What is a Crypto Token?

By Boris Dzhingarov

Crypto tokens enable transactions on blockchain networks and are an investment. They’re commonly sold during initial coin offerings (ICOs) or exchanges.

Blockchain technology makes the history of any digital asset unalterable and transparent, making it easier for businesses to track and trade them. Non-fungible tokens (NFTs) have also proven popular among cryptocurrency enthusiasts because they allow people to own unique digital media such as video games or music files.


Crypto tokens are units of value created on top of existing blockchain networks. While coins are native to their respective networks, tokens rely on a host network’s consensus mechanism and security for support – much like shares in a company: their price fluctuates depending on performance of both host blockchain platform and platform where tokens reside.

Crypto tokens have numerous uses, from raising funds through initial coin offerings (ICOs), providing access to platform services and storing digital goods, to facilitating transactions on blockchain networks using cryptographic signatures for security. Furthermore, they may even serve as currency in their own right – often being exchanged against other cryptocurrencies.

There are various kinds of crypto tokens, each designed for specific uses. Utility tokens represent ownership of platform products or services while securities operate like shares under regulation by financial bodies such as the Securities and Exchange Commission or similar authorities. Finally, wrapped tokens tie their price directly with another digital currency in a 1:1 ratio.

These tokens are frequently employed as transactional units on blockchains that follow standard templates, like Ethereum’s network. Users are then able to create tokens. Such blockchains operate using smart contracts or decentralized applications which use self-executing code in order to process and manage various transactions.

Tokens can also be divided into two legal categories, security and utility. Security tokens represent investors’ stake in companies, which can then be traded on exchanges; utility tokens provide access to services without strict regulation; examples include bitcoin, ether and NFTs (non-fungible tokens), which have become increasingly popular within the crypto industry and allow individuals to digitize unique digital creations like artwork or tweets and trade them on an online marketplace; these provide an alternative to government-regulated e-commerce platforms.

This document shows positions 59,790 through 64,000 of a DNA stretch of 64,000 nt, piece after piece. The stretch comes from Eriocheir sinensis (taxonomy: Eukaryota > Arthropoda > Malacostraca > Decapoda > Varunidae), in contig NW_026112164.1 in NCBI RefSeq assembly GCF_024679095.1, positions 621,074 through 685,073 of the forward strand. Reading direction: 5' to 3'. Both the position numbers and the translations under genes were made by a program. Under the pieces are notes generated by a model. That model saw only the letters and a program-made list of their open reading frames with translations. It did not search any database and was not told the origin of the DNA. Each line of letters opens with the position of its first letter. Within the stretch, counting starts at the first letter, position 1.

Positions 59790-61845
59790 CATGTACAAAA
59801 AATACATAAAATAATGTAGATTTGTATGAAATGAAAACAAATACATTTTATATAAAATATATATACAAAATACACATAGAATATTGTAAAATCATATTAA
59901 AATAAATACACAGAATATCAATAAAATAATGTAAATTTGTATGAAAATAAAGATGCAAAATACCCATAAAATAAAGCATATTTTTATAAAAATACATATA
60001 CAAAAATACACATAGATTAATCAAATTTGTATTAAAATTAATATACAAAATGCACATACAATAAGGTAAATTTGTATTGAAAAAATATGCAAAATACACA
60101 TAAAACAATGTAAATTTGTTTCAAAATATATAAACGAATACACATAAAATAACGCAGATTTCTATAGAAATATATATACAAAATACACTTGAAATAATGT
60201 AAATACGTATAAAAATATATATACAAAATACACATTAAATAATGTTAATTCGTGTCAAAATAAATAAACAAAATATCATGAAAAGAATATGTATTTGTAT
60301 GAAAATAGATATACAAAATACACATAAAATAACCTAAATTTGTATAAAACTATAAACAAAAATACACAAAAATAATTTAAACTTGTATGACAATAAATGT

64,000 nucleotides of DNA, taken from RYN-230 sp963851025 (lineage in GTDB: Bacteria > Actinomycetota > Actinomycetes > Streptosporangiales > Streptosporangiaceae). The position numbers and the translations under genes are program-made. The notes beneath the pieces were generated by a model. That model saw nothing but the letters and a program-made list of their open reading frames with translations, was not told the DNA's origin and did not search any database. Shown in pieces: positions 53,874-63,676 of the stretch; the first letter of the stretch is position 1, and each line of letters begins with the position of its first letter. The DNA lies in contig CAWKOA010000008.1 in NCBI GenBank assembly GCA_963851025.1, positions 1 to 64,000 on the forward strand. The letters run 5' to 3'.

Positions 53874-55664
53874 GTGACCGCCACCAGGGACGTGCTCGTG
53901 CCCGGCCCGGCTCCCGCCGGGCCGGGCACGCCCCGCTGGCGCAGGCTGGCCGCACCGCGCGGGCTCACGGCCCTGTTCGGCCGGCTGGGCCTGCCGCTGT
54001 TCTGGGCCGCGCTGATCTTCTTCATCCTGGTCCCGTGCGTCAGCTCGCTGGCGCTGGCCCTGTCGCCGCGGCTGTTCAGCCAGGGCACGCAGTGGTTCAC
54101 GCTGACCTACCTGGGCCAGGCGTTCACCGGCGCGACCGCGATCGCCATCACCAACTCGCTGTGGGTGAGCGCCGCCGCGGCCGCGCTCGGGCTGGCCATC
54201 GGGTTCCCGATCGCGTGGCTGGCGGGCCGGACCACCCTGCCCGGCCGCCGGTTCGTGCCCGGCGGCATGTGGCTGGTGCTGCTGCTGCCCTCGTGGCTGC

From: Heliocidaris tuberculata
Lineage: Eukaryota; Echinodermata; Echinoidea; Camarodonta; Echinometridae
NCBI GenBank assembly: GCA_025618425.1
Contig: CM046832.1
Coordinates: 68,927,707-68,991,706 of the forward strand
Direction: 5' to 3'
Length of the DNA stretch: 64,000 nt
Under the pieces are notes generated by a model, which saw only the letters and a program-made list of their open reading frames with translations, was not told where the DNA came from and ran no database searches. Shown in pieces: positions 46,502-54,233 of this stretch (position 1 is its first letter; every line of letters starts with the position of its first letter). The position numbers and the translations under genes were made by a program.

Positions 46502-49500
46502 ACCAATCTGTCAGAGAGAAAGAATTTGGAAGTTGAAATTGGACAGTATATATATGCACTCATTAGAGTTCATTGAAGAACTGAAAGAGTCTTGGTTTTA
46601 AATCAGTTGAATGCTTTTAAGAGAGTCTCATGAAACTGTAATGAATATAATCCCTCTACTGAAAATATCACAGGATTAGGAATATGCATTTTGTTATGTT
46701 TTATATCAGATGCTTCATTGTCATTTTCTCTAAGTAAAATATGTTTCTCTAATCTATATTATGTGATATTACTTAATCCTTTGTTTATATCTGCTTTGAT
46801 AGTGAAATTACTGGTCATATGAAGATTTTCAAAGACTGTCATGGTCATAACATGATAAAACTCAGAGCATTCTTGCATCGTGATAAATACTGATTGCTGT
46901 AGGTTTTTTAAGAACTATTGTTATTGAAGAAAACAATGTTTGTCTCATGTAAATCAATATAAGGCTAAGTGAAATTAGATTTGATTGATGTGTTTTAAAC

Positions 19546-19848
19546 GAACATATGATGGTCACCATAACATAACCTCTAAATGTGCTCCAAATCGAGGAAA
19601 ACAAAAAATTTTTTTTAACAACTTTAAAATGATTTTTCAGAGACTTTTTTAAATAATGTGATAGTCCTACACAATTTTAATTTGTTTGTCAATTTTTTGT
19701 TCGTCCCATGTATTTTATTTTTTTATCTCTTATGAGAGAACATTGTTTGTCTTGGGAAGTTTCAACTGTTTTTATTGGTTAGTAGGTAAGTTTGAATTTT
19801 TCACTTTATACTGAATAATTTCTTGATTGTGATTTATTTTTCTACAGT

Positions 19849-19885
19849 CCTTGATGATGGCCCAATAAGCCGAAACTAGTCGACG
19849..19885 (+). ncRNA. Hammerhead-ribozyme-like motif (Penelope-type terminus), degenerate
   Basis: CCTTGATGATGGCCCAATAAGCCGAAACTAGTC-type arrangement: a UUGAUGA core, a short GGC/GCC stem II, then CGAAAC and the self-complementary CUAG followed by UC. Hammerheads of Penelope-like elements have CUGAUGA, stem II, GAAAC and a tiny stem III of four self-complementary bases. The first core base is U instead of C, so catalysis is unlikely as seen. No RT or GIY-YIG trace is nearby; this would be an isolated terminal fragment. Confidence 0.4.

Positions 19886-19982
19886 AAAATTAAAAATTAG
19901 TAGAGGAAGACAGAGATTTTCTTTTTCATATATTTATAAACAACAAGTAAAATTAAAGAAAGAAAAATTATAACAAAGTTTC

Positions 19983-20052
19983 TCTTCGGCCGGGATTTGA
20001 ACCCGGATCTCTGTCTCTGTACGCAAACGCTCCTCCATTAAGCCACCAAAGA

Crypto tokens are digital assets designed for decentralized projects that use blockchains and are built for use on programmable, permissionless systems like Ethereum. There are six categories of crypto tokens: transactional, governance, utility, security and platform. Each has different purposes and functions allowing them to be traded as commodities.

Digital certificates serve a range of functions, from providing access to products and services on decentralized networks to serving as ownership transfers of physical assets such as art or real estate, acting as proxy investments like stocks and bonds or even representing shares in companies or products or services that use tokens as currency.

Tokens can be created by blockchain-based companies in order to raise funds for their project and distributed among investors. Some tokens may even be backed by physical assets like oil or gas reserves or specific commodities; these tokens may then be exchanged on decentralized platforms for goods and services or sold for profit.

These tokens provide similar functions to cryptocurrency, yet are more straightforward for developers to design and code. No blockchains need to be created – developers simply follow an existing template and modify it according to their requirements – which helps startups get projects underway more rapidly.

Crypto Tokens differ from cryptocurrency in that they don’t possess their own blockchain; rather they run on Ethereum’s. Their roles and characteristics are defined in smart contracts which govern how these tokens interact with one another within a blockchain network.

Utility tokens are the most widespread type of crypto token. They’re most often used to gain access to specific products or services on platforms – be it as reward tokens in social media apps or currency for blockchain networks – like for decentralized storage network storage costs. Other examples of utility tokens include Basic Attention Token (BAT), Golem and Brickblock.